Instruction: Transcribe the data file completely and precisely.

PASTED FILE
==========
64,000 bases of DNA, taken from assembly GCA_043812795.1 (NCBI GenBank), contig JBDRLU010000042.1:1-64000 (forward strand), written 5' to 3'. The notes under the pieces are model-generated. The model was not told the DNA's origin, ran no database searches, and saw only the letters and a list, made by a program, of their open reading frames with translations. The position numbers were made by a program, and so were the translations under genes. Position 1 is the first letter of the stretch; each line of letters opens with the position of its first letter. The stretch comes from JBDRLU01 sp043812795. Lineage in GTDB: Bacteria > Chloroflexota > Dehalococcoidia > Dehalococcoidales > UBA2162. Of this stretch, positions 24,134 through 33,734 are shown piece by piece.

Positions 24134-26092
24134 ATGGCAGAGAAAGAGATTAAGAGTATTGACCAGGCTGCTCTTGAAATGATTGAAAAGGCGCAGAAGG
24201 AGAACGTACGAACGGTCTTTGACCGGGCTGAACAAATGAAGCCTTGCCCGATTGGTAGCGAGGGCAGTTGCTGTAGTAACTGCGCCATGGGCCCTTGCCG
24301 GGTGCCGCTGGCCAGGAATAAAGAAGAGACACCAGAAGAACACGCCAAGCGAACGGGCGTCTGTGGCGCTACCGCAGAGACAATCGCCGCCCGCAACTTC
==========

64,000 bases of DNA, taken from assembly GCA_043812795.1 (NCBI GenBank), contig JBDRLU010000042.1:1-64000 (forward strand), written 5' to 3'. The notes under the pieces are model-generated. The model was not told the DNA's origin, ran no database searches, and saw only the letters and a list, made by a program, of their open reading frames with translations. The position numbers were made by a program, and so were the translations under genes. Position 1 is the first letter of the stretch; each line of letters opens with the position of its first letter. The stretch comes from JBDRLU01 sp043812795. Lineage in GTDB: Bacteria > Chloroflexota > Dehalococcoidia > Dehalococcoidales > UBA2162. Of this stretch, positions 24,134 through 33,734 are shown piece by piece.

Positions 24134-26092
24134 ATGGCAGAGAAAGAGATTAAGAGTATTGACCAGGCTGCTCTTGAAATGATTGAAAAGGCGCAGAAGG
24201 AGAACGTACGAACGGTCTTTGACCGGGCTGAACAAATGAAGCCTTGCCCGATTGGTAGCGAGGGCAGTTGCTGTAGTAACTGCGCCATGGGCCCTTGCCG
24301 GGTGCCGCTGGCCAGGAATAAAGAAGAGACACCAGAAGAACACGCCAAGCGAACGGGCGTCTGTGGCGCTACCGCAGAGACAATCGCCGCCCGCAACTTC